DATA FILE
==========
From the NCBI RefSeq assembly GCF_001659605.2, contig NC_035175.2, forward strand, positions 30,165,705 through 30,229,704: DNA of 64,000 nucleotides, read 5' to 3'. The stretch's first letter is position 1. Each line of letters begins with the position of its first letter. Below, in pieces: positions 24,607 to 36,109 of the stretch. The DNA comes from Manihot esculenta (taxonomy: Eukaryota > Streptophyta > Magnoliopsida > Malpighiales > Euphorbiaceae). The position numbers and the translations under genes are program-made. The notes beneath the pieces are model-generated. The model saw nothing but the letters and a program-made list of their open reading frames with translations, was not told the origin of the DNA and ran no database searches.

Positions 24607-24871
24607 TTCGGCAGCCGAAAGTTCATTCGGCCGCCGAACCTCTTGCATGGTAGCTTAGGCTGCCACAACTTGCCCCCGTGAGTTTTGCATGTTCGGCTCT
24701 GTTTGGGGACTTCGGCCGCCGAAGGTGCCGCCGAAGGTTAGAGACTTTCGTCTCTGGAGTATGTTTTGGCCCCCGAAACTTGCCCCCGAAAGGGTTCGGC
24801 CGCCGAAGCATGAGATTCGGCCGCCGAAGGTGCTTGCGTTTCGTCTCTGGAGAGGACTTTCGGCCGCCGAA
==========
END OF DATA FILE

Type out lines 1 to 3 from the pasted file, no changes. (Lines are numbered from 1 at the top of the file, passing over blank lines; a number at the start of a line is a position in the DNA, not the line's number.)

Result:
From the NCBI RefSeq assembly GCF_001659605.2, contig NC_035175.2, forward strand, positions 30,165,705 through 30,229,704: DNA of 64,000 nucleotides, read 5' to 3'. The stretch's first letter is position 1. Each line of letters begins with the position of its first letter. Below, in pieces: positions 24,607 to 36,109 of the stretch. The DNA comes from Manihot esculenta (taxonomy: Eukaryota > Streptophyta > Magnoliopsida > Malpighiales > Euphorbiaceae). The position numbers and the translations under genes are program-made. The notes beneath the pieces are model-generated. The model saw nothing but the letters and a program-made list of their open reading frames with translations, was not told the origin of the DNA and ran no database searches.

Positions 24607-24871
24607 TTCGGCAGCCGAAAGTTCATTCGGCCGCCGAACCTCTTGCATGGTAGCTTAGGCTGCCACAACTTGCCCCCGTGAGTTTTGCATGTTCGGCTCT